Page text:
I am not going to provide links or names as I am more familiar with the growth of this concept for ‘extreme gustatory vacations’ than I am knowledgeable with the increasing number of providers in this space.  You can easily find out more by looking online or talking with a travel agent.  However, I will use one provider I am familiar with and can recommend to illustrate the services and options available.  On the Road Culinary Adventures ( combines a love of food and wine with a love of travel to provide culinary travel adventures.  These include several-day events hosted in the US and longer overseas trips, including cruises.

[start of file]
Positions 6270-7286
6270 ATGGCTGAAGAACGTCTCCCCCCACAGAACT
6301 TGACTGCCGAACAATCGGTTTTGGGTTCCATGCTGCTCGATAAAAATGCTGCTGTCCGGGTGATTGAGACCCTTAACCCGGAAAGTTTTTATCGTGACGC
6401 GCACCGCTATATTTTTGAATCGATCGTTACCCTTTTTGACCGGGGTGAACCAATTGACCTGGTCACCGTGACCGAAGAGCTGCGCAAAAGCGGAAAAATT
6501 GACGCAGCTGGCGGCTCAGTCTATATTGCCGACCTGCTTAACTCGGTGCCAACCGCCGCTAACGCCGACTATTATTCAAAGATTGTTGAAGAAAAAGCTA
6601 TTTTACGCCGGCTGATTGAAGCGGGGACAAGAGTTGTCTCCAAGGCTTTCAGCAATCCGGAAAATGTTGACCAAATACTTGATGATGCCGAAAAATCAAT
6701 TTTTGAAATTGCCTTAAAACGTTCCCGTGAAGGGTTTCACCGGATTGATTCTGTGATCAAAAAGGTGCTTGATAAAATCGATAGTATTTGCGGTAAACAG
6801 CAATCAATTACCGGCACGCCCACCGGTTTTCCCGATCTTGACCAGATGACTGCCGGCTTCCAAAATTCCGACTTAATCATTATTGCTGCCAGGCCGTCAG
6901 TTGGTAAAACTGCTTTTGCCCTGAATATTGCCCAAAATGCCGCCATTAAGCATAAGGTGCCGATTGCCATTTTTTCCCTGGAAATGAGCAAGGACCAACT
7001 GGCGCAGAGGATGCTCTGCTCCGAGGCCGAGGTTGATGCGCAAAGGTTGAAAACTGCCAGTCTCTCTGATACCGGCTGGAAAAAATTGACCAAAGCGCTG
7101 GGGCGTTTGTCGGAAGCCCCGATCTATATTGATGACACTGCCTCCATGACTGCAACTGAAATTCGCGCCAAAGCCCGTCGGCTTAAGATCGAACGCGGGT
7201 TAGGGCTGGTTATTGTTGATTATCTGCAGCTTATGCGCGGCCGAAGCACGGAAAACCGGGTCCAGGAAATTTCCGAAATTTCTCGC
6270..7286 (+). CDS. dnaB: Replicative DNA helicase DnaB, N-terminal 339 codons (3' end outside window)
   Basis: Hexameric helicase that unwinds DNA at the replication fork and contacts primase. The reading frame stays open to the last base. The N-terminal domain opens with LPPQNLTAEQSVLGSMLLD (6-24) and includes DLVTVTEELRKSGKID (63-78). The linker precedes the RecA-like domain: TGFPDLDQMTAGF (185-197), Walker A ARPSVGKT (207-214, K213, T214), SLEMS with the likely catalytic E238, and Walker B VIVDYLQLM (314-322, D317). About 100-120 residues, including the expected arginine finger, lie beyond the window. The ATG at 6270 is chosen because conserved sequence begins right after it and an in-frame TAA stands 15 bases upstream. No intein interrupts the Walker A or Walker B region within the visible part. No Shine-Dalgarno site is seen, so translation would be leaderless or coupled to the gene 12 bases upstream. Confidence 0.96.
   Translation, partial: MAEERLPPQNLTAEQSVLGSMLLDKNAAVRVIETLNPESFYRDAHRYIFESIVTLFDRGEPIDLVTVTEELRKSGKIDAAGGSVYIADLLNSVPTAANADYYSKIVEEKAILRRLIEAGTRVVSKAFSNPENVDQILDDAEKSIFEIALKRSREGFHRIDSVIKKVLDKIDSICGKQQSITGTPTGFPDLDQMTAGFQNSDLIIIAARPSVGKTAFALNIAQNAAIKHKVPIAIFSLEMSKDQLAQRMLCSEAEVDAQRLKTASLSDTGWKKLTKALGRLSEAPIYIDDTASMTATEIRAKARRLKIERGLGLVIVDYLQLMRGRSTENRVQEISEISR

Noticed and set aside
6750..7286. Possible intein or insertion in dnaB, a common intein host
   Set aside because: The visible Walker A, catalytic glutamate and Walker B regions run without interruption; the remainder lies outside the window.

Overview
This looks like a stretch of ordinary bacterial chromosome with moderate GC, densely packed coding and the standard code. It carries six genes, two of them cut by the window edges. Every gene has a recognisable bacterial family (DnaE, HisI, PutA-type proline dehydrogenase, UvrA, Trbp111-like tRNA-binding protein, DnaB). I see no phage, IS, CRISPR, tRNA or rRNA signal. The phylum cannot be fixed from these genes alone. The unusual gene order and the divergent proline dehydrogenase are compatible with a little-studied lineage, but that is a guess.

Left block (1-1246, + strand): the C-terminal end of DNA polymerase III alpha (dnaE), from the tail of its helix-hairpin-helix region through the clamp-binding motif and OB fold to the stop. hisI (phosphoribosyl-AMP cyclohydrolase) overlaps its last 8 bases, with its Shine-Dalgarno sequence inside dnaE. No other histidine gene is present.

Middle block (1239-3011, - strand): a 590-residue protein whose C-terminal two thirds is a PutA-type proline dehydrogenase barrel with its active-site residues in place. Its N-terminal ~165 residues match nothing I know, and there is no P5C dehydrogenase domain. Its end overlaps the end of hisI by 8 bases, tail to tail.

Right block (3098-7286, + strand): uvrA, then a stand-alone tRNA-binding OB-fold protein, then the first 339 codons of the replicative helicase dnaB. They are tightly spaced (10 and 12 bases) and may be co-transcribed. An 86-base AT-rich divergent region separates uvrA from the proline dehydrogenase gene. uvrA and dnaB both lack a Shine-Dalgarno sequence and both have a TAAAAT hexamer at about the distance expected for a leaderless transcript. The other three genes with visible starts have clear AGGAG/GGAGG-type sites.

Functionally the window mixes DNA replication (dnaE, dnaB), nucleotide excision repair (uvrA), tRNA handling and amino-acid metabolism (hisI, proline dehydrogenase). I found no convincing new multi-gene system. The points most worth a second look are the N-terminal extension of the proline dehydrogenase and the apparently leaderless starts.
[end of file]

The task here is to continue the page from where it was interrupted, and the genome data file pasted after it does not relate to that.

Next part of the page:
On the Road Culinary Adventures combine a relaxing vacation experience which focuses on teaching you more about food and wine through providing a tremendous culinary experience complimented by increasing your cognitive knowledge through lectures, instruction by guest chefs, and a hands-on teaching experience where you are preparing the food and the meals under the tutelage of culinary experts.  I know the owners from having worked together with them in the corporate world, and know they have exquisite taste and knowledge when it comes to food and wine and a passion to share that with others.
Gustatory vacations can provide intense and in-depth experiences in a relaxing environment.  You should come back from this type of experience with deeper knowledge and increased abilities to recreate similar events at home and share with friends.  A gustatory vacation also increases your visibility of what is possible and heightens your expectations of how to be involved and even host similar events in the future.